- Prostatic acid phosphatase
(PAP) An enzyme that is normally present only in small amounts in the blood, but that may be found at higher levels in some patients with prostate cancer, especially if the cancer has spread beyond the prostate. However, blood levels may also be elevated in patients who have certain benign prostate conditions or early stage […]
- Indolent lymphoma
A lymphoma that tends to grow and spread slowly, in contrast to an aggressive lymphoma which tends to grow and spread quickly. Indolent lymphomas include chronic lymphocytic lymphoma and follicular small cleaved cell lymphoma. Also called low-grade lymphoma.
- AMS (acute mountain sickness)
AMS (acute mountain sickness): Acute mountain sickness (AMS) is the effect on the body of being in a high altitude environment. AMS is common at high altitudes, that is above 8,000 feet (2,440 meters). Three-quarters of people have mild symptoms of AMS over 10,000 feet (3,048 meters). The occurrence of AMS depends on the altitude, […]
Abraham-man: Also abram-man. One of a class of beggars who once wandered over England after the dissolution of the religious houses in the 16th century, pretending lunacy for the sake of obtaining alms. To sham Abraham (or sham Abram) now means to feign sickness, to fake illness.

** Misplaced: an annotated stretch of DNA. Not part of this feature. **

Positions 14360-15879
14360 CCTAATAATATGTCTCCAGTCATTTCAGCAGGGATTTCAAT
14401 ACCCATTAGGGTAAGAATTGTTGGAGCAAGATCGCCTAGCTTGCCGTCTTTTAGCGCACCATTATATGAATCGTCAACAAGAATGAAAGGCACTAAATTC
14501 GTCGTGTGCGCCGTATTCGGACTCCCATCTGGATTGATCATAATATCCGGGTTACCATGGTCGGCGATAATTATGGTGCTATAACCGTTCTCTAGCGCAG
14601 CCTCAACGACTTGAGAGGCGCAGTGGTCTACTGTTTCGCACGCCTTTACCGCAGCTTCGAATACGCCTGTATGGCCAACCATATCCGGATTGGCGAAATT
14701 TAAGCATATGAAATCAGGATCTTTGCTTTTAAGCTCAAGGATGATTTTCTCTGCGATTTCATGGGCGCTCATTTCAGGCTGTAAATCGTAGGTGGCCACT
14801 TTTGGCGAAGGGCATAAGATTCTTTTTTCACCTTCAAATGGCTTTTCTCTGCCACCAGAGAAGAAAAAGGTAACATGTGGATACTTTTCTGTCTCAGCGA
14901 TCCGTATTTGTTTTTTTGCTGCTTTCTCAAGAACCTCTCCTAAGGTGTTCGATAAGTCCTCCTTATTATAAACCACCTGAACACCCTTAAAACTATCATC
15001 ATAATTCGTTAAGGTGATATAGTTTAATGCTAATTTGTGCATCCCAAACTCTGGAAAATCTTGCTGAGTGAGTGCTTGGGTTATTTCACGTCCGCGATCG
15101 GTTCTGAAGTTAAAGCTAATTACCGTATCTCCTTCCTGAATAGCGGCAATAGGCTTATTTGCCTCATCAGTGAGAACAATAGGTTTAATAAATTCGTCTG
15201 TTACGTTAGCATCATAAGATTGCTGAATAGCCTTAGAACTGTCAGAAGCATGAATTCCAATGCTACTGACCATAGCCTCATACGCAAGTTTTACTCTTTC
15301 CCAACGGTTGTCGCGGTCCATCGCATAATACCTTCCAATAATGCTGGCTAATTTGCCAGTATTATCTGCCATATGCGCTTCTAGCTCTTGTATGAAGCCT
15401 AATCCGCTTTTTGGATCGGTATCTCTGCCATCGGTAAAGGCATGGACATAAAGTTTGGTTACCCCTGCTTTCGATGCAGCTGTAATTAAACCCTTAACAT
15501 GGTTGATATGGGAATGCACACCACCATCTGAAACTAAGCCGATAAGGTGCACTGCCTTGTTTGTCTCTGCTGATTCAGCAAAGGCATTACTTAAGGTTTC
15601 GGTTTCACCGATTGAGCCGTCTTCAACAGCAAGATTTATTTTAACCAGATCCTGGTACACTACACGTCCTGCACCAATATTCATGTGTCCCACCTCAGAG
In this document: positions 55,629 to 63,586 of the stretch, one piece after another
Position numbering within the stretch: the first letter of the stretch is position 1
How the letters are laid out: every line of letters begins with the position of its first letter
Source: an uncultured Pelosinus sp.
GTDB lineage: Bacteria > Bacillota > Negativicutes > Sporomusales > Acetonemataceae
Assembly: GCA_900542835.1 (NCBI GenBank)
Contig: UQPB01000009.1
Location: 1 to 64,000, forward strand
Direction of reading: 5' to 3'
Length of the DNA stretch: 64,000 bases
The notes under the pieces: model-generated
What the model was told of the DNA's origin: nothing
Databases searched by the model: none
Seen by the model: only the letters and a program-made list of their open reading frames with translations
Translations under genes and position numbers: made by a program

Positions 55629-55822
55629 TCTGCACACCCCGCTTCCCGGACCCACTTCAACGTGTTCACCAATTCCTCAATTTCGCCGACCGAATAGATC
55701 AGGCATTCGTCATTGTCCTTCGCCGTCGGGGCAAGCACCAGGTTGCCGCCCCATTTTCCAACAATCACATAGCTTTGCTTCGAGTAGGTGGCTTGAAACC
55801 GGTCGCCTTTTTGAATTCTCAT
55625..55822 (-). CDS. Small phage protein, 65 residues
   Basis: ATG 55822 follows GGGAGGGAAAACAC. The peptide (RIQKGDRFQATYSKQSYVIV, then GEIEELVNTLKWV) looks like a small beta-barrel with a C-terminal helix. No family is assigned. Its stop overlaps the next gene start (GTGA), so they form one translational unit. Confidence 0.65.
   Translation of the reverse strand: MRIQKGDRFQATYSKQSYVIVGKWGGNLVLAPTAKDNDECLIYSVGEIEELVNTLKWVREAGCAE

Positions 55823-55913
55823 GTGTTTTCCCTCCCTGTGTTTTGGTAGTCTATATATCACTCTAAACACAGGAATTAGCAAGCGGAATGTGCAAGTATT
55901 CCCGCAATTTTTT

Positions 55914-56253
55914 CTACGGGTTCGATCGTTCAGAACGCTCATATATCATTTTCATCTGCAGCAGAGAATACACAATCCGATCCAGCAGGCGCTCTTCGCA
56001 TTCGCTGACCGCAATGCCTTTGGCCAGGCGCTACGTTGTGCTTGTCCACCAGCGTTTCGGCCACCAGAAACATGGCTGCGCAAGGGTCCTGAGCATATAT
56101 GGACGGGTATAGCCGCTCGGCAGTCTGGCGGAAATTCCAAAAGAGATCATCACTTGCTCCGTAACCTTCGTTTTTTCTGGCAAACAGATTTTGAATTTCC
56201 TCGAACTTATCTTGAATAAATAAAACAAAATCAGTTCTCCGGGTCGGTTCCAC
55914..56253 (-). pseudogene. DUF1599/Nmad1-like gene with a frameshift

- Waterborne bacterial disease
Vibrio cholerae, Campylobacter, Salmonella, Shigella and Escherichia coli (E. coli). Waterborne bacterial infections account for 2-3 billion episodes of diarrhea resulting in 1-2 million deaths a year. The deaths tend to be of infants and young children from dehydration, malnutrition, and other complications of waterborne bacterial infections. At high risk are the two billion people […]
- Immunoglobulin D
A class of immunoglobulins found in small amounts in the body, whose exact function is not clear.
Pertaining to the eye. For example, an ophthalmic ointment is designed for the eye.
- Mycobacterium ulcerans
The bacterium that causes Buruli ulcer. Mycobacterium ulcerans is a member of the family of bacteria that causes tuberculosis and leprosy.
The area of the brain that secretes substances that influence pituitary and other gland function and is involved in the control of body temperature, hunger, thirst, and other processes that regulate body equilibrium.
Stands for progressive multifocal leukoencephalopathy, a rapidly progressive, often fatal viral infection of the brain. Commonly abbreviated as PML. PML is believed to be due to the Jacob-Creutzfeldt (JC) papovavirus. The virus infects oligodendrocytes (support cells in the brain). The signs and symptoms of PML include headaches, memory loss, changes in mental status, speech and […]